“Jews historically don’t like to speak out about” economic inequalities “because no matter what you say could spark some anti-Semitism somewhere.”
And taking a position on the Occupy movement is risky, said the consultant Mik Moore, because “most groups don’t want to be on record saying it’s great if in a month it devolves.”
The commercials accusing Occupy protests of anti-Semitism “can be effective as a warning shot,” he said, noting that while they “may be inaccurate as a characterization of what’s going on in the movement, they show a willingness to go after people for supporting it.”
Despite the reluctance to become officially involved, many Jewish leaders — when asked about the Occupy movement — said they are heartened to see people speaking up about the issues.
“I actually celebrate Occupy Wall Street, because the question has been in my mind, ‘When is America going to wake up and see what’s going on here?’” said Rabbi Sid Schwarz, founder of Panim, a Jewish leadership/advocacy training program for teens and author of the 2006 book “Judaism and Justice: The Jewish Passion to Repair the World.”
While the movement so far is “inchoate” and lacking in specific policy demands, he is hopeful that its energy will be channeled into something more productive.
“If all this stays in the street, it’s not going anywhere,” he said, adding, it “will take more organizing know-how and savvy to make it something constructive.”
But Rabbi Daniel Smokler, director of Hillel’s Senior Jewish Educators Program and a former union organizer, said the Occupy movement is “an essential voice in the conversation right now in the U.S.,” and that he is “very much unconcerned by the analysis that they have no clear mission.”
“The purpose of it is not to issue Power Point presentations or policy papers,” he said. “It’s to generate a sense of urgency to address the big questions about the future of our society.”
“I think it’s a really great thing,” he added. “I think it’s ridiculous that we presume business needs to go on unchecked, that government is always inefficient and bad, that taxes can never be increased.”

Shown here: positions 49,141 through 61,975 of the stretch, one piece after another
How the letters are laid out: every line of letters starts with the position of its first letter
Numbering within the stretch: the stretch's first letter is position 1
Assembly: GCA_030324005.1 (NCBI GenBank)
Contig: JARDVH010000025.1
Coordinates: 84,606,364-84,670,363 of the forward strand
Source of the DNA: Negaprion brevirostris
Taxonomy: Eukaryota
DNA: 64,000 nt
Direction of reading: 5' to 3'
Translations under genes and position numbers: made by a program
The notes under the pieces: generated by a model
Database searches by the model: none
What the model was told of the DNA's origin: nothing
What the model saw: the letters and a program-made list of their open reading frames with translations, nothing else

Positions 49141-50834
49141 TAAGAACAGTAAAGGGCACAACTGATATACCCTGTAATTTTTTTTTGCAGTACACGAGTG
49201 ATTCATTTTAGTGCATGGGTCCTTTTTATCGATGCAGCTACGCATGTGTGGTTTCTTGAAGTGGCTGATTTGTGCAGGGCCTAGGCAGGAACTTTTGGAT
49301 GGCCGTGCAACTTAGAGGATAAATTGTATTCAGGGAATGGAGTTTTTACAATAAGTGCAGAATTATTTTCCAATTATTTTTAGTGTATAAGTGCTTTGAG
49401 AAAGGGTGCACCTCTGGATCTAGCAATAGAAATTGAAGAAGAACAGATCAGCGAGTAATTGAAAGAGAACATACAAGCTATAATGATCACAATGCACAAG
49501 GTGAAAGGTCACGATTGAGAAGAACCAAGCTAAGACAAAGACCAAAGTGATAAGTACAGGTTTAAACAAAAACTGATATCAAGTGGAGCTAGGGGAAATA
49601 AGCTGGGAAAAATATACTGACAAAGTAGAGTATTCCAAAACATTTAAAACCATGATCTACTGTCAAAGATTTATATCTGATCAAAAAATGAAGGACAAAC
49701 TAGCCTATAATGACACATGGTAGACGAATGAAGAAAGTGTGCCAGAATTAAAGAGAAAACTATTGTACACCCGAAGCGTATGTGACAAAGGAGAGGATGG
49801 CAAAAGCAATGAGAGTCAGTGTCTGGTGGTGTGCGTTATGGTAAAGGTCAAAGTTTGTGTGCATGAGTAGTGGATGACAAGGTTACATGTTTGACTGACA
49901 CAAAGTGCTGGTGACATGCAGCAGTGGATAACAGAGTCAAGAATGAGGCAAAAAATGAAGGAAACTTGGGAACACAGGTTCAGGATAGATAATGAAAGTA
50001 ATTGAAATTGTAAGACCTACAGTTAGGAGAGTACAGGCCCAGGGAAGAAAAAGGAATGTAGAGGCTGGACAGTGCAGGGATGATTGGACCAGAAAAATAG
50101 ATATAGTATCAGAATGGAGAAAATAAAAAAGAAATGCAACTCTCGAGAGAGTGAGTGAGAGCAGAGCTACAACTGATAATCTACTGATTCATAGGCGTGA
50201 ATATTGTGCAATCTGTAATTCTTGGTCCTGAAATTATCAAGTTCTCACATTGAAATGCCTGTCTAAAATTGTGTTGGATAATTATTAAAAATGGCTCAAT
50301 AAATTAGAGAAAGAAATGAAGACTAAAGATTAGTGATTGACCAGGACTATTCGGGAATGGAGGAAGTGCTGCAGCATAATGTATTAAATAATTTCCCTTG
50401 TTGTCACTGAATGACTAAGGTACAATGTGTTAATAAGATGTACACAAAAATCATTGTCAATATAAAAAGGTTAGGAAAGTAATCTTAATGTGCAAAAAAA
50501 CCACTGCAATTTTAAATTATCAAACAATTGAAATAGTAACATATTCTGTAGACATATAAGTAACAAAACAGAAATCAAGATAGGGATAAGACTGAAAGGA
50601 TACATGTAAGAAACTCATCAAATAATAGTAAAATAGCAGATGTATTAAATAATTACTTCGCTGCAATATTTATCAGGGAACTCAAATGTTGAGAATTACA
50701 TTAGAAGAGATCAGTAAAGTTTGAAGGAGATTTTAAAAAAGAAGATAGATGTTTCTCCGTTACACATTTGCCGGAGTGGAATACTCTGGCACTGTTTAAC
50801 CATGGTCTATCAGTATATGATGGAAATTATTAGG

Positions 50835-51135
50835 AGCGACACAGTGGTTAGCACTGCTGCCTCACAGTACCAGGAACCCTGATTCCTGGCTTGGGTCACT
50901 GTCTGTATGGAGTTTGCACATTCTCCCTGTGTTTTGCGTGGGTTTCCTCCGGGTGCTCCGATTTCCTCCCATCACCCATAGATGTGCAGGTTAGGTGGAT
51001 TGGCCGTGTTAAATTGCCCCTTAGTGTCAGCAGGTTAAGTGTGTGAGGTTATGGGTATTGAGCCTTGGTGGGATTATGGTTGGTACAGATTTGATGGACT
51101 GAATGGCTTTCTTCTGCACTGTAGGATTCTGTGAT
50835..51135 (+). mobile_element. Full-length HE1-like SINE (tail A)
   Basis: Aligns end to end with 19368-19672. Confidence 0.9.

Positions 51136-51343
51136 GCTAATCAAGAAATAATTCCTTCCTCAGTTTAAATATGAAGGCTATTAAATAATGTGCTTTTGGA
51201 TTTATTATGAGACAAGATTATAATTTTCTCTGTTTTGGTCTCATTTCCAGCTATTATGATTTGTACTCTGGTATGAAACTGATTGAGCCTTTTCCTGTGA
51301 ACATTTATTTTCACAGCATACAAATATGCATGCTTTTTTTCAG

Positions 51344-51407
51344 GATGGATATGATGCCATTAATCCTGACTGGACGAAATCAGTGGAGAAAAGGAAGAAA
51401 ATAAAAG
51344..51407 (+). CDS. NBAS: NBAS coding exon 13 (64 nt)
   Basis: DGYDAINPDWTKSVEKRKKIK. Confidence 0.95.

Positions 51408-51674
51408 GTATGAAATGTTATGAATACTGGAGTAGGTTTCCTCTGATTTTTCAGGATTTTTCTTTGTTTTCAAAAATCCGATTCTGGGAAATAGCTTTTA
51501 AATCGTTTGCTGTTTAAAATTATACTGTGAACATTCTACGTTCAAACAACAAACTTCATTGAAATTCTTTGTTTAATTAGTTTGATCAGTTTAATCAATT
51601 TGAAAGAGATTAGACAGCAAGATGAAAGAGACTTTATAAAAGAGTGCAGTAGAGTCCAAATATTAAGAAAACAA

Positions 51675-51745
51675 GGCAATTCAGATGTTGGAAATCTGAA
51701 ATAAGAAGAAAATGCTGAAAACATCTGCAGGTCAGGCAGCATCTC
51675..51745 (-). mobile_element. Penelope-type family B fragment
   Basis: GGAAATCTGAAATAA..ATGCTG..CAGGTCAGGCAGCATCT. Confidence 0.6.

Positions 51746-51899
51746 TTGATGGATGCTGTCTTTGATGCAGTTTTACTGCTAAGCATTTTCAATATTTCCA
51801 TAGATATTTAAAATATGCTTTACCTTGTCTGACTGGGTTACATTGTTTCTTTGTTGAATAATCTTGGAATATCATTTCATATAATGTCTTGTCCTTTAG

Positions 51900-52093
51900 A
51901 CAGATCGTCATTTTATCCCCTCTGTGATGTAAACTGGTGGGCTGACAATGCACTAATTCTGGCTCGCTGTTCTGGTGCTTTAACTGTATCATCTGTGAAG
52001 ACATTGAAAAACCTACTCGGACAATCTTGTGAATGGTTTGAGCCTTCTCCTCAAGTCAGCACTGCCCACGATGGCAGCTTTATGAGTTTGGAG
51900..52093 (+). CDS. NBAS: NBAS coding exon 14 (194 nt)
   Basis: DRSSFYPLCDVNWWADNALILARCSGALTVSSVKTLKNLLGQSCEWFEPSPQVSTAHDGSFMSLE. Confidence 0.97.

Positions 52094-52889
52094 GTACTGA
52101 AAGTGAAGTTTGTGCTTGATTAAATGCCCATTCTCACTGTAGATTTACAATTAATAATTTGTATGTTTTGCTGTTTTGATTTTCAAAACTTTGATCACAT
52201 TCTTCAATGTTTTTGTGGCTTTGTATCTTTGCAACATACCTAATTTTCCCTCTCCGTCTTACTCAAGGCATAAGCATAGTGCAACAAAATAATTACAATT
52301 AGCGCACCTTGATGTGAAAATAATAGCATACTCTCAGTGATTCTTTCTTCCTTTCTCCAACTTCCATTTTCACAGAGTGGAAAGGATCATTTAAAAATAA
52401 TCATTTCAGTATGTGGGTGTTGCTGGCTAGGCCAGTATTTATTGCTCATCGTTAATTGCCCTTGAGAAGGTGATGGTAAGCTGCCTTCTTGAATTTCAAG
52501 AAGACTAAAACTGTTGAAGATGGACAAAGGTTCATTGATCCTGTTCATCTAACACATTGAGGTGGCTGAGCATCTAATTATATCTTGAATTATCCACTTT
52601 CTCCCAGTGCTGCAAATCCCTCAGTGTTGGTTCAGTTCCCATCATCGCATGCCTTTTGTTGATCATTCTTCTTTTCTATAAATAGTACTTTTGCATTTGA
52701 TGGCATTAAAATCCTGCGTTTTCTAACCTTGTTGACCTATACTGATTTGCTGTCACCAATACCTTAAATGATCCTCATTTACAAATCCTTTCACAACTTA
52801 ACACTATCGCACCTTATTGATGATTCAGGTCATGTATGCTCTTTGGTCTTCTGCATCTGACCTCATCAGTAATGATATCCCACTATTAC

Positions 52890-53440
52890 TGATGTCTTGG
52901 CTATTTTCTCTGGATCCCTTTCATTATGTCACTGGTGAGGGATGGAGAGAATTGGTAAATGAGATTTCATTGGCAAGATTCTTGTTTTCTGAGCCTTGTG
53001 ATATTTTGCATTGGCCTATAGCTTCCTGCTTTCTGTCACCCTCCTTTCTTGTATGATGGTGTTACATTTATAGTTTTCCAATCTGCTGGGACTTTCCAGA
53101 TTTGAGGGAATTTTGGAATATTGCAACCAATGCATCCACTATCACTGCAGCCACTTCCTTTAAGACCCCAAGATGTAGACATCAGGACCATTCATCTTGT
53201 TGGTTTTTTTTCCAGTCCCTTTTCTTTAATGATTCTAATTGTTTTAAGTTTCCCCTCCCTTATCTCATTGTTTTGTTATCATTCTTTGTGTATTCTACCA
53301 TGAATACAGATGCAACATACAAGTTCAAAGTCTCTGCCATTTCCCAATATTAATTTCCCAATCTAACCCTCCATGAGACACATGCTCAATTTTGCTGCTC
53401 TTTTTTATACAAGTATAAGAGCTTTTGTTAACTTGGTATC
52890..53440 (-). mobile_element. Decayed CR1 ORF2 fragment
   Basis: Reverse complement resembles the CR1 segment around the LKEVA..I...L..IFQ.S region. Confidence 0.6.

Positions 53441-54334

But not all left-wing rabbis agree. Rabbi Andy Bachman of Congregation Beth Elohim in Park Slope, who has been outspoken in support of many progressive causes, including implementing a “Living Wage” law, wrote a blog post recently entitled “Occupy Wall Street? No Thanks.”
“Wall Street is not what’s wrong with America,” he argued, adding that “consumerism, run-away self-aggrandizement, an eviscerated core ethic of national service, and a radically digitized, virtual world where we can be who we want, when we want, how we want” are as much to blame.
Meanwhile, the far-left Jewish Voice for Peace, a group that supports Boycott, Divestment and Sanctions (BDS) efforts against Israel, drew parallels between the Occupy Wall Street movement and its own mission this week, by disrupting a Birthright Israel Alumni Community Wall Street Series speaker and issuing a statement called “Occupy the Occupiers.” The statement calls for “young Jews and allies” to “join in solidarity with Occupy Wall Street and with our Palestinian siblings living under their own from of occupation. Let us stand up to the 1 percent in our own community – the powerful institutions that support Israel’s corporate-backed military control of the Palestinian people and act as the gatekeepers for our community.”